About 3 years ago I accepted a wonderful position as the head English Teacher at a sleep-away summer camp for 8 weeks in the mountains outside of Burgos, Spain. It was a lot of hard work and long hours but the summer of fun, memories, adventures, and a solid tan more than made up for it! Since I was the only native teacher on-site, it was an amazing opportunity to not only share my culture but to get a more intimate glance into the vibrant culture of Spain as well.
Our days were filled with every type of camp activity imaginable including; face painting, fort building, swimming, hiking, Olympic games, scavenger hunts, spelunking, cliff jumping (for the monitors only!), obstacle courses, white water rafting, rock climbing, arts and crafts, cooking classes, music classes and of course…ENGLISH CLASS!
Although we had several different groups over the course of 8 weeks, the day-to-day structure for each camp was the same.
A typical day looked something like this…
8:00 Camp monitors must report to the cafeteria for morning meeting
8:15 Wake up campers
9:00 Morning stretches on the basketball court
9:45 Morning English class
11:00 Free Time
12:00 Arts & Crafts
14:00 Choose your activity: Games, Football, Frisbee, Arts & Crafts
15:30 Afternoon English class
17:00 Swimming/Free time
18:30 Environmental education-themed class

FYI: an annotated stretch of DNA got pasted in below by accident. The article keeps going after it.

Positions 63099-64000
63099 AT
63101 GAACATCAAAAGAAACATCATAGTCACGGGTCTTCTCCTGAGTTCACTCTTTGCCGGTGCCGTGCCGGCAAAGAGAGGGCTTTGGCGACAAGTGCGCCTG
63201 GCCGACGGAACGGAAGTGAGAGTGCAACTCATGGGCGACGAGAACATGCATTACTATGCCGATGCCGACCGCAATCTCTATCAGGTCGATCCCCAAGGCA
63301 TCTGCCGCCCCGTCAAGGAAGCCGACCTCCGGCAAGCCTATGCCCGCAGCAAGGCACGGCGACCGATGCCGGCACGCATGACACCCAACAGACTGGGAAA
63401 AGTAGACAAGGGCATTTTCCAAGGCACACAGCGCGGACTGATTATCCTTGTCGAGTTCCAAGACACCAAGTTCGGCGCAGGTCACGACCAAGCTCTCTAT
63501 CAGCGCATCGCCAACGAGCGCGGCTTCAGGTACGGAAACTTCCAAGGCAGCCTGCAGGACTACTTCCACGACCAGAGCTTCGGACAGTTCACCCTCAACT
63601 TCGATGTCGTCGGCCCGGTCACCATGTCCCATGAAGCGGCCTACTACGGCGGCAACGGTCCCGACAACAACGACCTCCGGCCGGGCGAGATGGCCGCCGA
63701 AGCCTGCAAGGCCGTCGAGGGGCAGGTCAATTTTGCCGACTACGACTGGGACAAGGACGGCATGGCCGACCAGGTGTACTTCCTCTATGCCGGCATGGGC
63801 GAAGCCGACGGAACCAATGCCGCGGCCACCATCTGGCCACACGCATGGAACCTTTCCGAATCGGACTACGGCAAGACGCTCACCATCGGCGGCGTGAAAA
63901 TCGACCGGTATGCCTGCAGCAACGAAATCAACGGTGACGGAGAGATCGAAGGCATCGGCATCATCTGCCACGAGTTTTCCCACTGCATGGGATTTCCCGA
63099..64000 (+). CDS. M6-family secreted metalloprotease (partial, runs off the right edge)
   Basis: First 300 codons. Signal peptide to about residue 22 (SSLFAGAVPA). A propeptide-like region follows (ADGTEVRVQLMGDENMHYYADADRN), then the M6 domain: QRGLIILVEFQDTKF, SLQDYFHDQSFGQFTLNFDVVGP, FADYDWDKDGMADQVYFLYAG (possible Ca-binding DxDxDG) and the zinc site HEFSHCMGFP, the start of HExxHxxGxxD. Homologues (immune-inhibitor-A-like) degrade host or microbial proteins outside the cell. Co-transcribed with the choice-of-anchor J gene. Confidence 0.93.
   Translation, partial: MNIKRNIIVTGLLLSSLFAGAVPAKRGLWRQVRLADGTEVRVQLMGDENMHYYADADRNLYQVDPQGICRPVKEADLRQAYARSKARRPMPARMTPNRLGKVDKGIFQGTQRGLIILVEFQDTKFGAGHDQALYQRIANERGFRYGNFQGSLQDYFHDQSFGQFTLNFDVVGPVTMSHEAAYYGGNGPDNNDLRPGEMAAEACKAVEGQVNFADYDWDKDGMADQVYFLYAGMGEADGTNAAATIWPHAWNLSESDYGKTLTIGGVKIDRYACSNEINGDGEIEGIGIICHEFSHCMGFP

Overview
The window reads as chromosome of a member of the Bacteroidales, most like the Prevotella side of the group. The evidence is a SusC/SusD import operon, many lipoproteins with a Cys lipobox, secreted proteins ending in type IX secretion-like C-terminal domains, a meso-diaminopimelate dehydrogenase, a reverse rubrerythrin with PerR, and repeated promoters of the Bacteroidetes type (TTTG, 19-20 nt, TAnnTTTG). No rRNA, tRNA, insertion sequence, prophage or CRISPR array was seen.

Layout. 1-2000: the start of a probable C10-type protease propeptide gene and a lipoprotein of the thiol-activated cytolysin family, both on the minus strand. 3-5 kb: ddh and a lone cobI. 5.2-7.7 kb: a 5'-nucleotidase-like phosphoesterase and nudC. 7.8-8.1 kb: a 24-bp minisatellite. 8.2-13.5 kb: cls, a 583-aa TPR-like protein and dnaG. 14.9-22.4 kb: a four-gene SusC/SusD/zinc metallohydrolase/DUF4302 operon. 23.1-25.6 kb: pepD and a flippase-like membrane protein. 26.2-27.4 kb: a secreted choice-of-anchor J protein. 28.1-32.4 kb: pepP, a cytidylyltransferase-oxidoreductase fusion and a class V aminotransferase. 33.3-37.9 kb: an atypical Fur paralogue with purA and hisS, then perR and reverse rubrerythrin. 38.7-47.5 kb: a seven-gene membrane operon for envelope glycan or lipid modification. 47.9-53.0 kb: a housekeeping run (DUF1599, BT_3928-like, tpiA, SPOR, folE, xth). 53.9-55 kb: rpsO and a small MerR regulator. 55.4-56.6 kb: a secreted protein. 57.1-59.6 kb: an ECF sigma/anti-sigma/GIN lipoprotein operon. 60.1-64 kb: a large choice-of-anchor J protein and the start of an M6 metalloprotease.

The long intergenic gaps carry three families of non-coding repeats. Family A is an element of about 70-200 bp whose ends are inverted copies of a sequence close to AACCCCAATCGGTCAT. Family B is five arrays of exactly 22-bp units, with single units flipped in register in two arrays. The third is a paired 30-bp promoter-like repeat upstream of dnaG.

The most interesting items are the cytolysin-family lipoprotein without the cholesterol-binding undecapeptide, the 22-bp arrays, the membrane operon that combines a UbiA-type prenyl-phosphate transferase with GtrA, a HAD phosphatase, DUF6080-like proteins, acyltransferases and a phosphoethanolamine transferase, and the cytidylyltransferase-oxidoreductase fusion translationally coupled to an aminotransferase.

19:30 Free time
21:00 Evening activity (Ghost stories in the woods, scavenger hunts, haunted hikes, game night etc)
22:30 Getting ready for bed
23:00 Lights out
23:15 Evening monitors meeting
24:00 Bed (But we all usually stayed up and hung out until 2-3)
Here are some tips
- If you haven’t had much experience with children, phone some local academies and ask if you can observe some experienced TEFL teachers teaching some children’s classes.
- Do some research on the internet about techniques with children (reward charts, rules etc) search terms such as TEFL resources children work well.
- Take lots of games, activities, and songs with you. Don’t rely on what the summer camp organizer says they will provide.
- Buy cheap stickers and a set of color paper, pens, and stamps just in case there is not enough to go around.
- Make sure you know what age groups you will be teaching so you can plan accordingly.
- Learn some interactive songs before you go.
- Children have a lot of energy – get plenty of rest before you go.
- Find out the rules and regulations before you go – some are very strict so make sure you can stick to the rules.
- Find out the exact location. Some summer camps are very rural and it will be difficult to leave.
- Find out what other duties you will have to do such as lunch monitor, night monitor, and activity supervisor.
If you’re interested in a similar position start looking now! Often opportunities come through Tt job alerts, Lingobongo, Facebook, or Google. Apply to as many as you can and see what offers you get and then choose from that. Pay often varies based on the length of the camp and your responsibilities. As you can see I was basically on call 24/7 and my compensation was 2000€ + Room & Board. These jam-packed days were a blast but they definitely took their toll after 8 full weeks. While I would never trade in the friends or memories I made that summer, I think a 2-4 week camp is all I’ll ever do in the future!